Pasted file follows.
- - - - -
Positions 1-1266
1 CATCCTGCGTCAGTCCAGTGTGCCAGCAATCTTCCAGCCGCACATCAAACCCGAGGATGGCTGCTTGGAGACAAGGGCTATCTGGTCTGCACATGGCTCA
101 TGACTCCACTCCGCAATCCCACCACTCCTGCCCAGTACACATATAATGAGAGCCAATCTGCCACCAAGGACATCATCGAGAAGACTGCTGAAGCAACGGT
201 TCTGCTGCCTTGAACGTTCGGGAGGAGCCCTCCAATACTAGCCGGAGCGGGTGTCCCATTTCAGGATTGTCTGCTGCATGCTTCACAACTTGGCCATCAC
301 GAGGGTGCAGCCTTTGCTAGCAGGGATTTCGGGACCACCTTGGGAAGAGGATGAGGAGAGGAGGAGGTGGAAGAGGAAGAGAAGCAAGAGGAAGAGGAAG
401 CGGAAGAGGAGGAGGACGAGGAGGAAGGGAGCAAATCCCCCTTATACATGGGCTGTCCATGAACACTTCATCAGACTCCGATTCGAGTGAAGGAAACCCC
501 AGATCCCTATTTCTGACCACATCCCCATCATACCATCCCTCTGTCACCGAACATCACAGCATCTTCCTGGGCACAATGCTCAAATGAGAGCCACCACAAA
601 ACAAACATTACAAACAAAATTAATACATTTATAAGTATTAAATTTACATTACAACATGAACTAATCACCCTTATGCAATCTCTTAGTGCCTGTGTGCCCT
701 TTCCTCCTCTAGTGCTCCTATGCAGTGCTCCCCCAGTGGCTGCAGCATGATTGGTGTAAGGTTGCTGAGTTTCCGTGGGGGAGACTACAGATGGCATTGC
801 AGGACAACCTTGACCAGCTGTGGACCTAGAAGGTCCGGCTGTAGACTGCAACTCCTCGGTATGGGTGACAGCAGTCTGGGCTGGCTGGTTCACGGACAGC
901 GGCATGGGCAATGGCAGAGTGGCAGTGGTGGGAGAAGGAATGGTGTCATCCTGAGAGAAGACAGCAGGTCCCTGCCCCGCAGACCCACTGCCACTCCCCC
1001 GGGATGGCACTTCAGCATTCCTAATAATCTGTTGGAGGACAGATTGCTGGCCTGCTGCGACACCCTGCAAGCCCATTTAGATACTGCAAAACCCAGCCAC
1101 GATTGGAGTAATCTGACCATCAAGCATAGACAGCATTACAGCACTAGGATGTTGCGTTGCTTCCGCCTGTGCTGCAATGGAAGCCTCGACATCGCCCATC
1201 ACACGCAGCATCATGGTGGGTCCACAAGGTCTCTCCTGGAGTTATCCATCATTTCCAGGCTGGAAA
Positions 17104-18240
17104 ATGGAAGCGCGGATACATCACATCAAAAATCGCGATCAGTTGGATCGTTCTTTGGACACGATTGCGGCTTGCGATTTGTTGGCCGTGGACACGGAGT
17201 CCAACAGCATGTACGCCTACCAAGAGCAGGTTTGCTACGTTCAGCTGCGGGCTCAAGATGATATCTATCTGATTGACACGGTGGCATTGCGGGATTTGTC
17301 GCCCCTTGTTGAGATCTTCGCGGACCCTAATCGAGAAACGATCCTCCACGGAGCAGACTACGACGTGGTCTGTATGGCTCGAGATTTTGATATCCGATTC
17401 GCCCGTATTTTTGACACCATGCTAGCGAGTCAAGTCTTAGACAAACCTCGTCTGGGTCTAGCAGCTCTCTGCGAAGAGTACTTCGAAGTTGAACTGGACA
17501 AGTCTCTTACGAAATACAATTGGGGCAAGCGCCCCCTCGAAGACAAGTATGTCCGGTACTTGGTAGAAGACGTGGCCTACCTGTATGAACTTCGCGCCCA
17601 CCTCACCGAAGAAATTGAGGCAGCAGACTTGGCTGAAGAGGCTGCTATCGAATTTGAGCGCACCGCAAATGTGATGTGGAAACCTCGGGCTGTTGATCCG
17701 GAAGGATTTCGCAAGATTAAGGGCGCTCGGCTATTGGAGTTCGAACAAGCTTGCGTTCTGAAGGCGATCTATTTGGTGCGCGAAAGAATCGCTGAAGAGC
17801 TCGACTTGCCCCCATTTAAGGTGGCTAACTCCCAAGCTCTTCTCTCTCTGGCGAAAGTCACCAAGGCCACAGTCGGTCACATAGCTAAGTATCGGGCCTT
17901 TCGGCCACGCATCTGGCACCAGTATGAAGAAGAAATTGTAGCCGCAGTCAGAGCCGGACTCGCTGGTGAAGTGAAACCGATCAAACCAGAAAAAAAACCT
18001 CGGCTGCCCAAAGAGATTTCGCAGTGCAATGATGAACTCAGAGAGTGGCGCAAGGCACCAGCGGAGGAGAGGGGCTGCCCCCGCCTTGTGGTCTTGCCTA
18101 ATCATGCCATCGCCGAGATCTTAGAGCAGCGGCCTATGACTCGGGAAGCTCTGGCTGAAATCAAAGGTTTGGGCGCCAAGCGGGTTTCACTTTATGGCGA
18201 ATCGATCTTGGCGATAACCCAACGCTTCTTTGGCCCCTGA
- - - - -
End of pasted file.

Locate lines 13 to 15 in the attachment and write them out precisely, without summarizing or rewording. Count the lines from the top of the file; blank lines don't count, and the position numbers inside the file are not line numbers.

1101 GATTGGAGTAATCTGACCATCAAGCATAGACAGCATTACAGCACTAGGATGTTGCGTTGCTTCCGCCTGTGCTGCAATGGAAGCCTCGACATCGCCCATC
1201 ACACGCAGCATCATGGTGGGTCCACAAGGTCTCTCCTGGAGTTATCCATCATTTCCAGGCTGGAAA
Positions 17104-18240